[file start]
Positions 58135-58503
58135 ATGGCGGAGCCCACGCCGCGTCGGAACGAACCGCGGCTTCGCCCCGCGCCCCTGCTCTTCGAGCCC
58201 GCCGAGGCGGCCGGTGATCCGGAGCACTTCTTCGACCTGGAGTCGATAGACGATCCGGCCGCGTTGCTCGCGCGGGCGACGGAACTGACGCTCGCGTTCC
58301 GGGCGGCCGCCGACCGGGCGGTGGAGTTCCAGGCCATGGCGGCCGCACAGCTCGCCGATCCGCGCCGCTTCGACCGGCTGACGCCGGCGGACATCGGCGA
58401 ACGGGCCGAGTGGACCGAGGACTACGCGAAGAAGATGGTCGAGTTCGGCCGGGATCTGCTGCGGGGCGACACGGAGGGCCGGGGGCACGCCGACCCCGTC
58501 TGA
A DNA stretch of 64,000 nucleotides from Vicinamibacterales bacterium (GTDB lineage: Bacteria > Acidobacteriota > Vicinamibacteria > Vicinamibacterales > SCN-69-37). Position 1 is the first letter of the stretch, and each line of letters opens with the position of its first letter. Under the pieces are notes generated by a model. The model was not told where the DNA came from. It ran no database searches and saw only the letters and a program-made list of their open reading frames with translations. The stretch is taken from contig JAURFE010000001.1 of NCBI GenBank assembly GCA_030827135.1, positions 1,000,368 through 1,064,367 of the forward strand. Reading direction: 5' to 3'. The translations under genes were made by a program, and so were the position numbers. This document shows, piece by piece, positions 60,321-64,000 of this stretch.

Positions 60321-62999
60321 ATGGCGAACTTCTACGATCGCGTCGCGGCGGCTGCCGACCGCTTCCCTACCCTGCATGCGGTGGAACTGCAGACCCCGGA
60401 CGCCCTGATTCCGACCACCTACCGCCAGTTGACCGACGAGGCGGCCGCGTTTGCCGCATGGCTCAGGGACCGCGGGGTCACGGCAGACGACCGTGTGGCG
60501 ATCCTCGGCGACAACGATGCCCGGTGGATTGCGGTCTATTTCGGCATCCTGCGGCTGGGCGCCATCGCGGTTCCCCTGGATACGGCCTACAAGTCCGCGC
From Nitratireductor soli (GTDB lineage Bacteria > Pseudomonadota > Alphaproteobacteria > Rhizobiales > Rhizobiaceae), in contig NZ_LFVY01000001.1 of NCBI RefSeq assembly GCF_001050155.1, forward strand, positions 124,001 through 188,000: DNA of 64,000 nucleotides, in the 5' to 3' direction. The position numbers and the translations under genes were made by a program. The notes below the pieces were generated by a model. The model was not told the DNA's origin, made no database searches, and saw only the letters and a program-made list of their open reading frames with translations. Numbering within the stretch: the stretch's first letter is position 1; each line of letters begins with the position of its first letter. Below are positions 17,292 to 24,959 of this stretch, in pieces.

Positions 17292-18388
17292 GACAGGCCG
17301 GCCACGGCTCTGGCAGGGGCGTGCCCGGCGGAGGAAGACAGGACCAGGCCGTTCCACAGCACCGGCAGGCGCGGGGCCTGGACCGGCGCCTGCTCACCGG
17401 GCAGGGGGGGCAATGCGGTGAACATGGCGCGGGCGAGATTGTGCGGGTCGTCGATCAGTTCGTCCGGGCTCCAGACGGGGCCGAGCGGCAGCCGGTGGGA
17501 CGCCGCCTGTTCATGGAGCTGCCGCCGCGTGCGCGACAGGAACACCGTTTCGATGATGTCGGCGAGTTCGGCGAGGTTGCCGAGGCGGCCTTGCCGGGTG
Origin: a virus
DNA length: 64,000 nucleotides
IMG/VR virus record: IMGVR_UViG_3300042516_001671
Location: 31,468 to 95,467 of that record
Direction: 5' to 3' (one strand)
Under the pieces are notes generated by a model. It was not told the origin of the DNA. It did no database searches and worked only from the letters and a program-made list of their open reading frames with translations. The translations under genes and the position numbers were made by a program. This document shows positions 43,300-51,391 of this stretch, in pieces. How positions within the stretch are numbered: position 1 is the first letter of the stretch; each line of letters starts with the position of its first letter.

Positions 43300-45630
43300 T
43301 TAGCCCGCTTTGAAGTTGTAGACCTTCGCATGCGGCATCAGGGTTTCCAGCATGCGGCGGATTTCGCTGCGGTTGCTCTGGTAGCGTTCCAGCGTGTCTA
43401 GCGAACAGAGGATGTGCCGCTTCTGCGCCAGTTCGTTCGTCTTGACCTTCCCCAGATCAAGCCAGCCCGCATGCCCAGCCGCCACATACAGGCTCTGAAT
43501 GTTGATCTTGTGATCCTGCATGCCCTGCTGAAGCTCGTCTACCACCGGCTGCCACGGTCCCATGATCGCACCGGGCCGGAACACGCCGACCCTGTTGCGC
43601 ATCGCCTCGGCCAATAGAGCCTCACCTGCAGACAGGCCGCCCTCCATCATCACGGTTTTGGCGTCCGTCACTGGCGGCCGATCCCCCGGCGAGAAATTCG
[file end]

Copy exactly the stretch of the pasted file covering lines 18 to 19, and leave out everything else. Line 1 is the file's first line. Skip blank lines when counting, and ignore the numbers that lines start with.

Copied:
Origin: a virus
DNA length: 64,000 nucleotides